Mercy Hospital Jefferson
Mercy Hospital Jefferson addressed both safety and operational issues with an arc flash analysis, training, and maintenance program from Aschinger.
Rick Moravec, director of facilities at Mercy Hospital Jefferson had served in that role when the hospital still was called Jefferson Regional Medical Center, prior to its merger with the Mercy system in 2012.
Moravec was concerned about the hospital’s compliance with National Fire Protection standard 70, related to arc flash safety, and with NFPA 70E, related to use of personal protective gear (PPE) when working around electrical hazards.
This was particularly important to him given the mission-critical nature of a hospital’s equipment. “We brought Aschinger in because we had not had (an arc flash) survey done in the six years I had been there,” Moravec said.
“They came in and surveyed the facility. We had them do training for our guys as to what arc flash hazards are. They helped us realize what our exposures were.”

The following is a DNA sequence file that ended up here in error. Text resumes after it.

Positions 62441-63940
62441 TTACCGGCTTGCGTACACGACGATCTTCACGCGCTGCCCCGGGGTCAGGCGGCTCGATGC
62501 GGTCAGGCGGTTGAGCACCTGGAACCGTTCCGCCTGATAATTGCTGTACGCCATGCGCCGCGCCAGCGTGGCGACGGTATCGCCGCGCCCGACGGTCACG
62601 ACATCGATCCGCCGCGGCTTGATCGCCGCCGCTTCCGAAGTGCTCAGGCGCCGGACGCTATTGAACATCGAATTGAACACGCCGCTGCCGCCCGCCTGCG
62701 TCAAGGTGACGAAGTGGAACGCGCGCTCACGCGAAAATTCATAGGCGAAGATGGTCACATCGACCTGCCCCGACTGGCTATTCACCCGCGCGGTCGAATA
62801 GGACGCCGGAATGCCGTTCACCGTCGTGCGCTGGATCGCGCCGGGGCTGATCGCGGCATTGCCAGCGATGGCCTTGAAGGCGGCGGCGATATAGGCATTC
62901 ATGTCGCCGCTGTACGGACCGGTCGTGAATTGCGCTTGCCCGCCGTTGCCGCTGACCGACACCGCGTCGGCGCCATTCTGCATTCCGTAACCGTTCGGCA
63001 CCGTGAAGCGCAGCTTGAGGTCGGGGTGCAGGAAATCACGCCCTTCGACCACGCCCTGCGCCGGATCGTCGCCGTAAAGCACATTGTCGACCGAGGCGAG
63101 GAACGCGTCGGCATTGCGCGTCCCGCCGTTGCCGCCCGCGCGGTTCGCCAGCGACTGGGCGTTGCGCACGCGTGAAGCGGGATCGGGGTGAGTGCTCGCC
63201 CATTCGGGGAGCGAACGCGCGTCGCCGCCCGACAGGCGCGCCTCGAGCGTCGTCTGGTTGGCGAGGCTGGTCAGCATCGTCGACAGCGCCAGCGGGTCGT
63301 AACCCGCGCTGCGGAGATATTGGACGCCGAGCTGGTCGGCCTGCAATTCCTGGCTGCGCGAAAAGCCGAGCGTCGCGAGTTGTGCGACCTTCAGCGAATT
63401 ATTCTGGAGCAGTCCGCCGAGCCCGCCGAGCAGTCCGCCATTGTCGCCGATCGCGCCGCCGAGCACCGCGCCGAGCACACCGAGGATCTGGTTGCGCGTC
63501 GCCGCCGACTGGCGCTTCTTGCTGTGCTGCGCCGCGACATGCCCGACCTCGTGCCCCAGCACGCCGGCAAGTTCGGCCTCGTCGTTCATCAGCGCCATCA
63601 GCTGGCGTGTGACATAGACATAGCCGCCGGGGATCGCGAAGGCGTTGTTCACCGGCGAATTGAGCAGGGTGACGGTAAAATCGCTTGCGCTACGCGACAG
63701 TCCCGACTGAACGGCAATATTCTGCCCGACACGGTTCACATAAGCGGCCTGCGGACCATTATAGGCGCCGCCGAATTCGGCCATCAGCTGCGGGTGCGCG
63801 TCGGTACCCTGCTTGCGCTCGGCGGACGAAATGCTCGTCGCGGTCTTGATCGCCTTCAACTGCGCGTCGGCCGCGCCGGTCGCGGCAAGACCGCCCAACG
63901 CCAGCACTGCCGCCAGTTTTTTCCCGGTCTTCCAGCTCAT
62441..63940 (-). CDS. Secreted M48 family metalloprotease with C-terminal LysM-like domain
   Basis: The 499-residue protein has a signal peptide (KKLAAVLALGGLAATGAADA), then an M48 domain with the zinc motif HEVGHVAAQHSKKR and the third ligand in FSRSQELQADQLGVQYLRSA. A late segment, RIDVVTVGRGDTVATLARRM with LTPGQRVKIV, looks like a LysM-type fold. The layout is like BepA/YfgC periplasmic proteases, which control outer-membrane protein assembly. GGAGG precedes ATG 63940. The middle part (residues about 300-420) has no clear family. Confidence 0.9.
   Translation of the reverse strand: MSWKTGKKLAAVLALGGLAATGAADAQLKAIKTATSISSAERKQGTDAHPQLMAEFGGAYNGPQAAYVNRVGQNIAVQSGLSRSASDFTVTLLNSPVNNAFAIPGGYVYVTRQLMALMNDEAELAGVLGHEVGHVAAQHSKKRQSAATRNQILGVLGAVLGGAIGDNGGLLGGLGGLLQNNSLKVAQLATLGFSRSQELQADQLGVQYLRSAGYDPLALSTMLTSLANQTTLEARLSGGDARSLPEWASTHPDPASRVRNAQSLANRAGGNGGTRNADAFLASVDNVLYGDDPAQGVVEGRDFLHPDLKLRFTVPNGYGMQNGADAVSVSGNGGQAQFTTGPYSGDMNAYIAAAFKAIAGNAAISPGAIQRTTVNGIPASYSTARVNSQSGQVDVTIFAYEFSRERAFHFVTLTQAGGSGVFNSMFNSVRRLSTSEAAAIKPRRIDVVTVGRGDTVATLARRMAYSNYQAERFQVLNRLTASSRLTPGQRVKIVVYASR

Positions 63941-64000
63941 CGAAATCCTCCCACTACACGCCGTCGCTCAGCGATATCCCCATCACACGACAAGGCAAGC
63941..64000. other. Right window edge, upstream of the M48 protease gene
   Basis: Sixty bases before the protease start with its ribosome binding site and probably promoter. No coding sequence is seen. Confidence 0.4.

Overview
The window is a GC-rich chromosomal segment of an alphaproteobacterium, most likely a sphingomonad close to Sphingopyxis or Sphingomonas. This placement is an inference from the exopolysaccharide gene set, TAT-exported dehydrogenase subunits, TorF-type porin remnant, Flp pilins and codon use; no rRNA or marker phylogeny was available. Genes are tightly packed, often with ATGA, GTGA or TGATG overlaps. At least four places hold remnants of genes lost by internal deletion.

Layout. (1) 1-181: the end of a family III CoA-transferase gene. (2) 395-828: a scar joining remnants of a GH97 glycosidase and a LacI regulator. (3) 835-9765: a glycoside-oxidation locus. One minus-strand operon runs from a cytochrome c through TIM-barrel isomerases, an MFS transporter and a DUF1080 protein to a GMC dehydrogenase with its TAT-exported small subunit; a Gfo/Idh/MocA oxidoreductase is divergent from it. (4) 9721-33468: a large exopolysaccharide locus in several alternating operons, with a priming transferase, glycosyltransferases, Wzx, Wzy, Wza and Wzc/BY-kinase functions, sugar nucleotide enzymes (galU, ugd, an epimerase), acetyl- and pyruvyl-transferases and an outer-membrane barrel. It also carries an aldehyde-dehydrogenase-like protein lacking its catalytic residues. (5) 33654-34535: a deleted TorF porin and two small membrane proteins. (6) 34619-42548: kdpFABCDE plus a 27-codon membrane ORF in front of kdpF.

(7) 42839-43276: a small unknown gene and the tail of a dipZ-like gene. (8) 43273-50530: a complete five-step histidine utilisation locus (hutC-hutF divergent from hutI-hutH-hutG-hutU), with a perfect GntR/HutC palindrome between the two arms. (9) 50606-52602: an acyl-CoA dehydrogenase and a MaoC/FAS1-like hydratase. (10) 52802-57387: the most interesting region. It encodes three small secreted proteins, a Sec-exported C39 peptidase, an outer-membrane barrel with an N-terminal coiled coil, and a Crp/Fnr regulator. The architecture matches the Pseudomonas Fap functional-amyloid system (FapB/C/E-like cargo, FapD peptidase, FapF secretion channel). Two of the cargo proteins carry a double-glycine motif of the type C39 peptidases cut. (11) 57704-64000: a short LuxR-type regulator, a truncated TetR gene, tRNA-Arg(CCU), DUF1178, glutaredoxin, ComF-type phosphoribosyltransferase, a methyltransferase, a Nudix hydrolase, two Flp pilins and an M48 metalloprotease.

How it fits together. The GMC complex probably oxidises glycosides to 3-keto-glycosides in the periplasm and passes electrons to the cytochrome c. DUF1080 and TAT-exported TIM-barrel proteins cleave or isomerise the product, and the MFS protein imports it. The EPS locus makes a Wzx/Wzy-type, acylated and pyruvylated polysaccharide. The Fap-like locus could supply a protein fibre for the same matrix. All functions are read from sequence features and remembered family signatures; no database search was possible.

Moravec said that Ashinger personnel trained his facilities team on appropriate boundaries around energized equipment, the use of personal protective equipment (PPE), and the hazards associated with particular pieces of equipment. Aschinger also worked with Moravec to identify PPE needs for his workers and to source the equipment.
There were added benefits beyond code compliance and safety: “The thing that I like was that we got a complete set of electrical diagrams,” he said. Jefferson Regional Medical Center opened its doors in 1957. Like many regional/rural centers it added on through the years.
“Our diagrams were a hodgepodge of pieces,” Moravec said. “Aschinger looked at our building and gave us a complete set of one line diagrams. Before, when we had an issue we could grab the pieces but we even weren’t sure if they weren’t right. Another good thing was their analysis and maintenance recommendations.”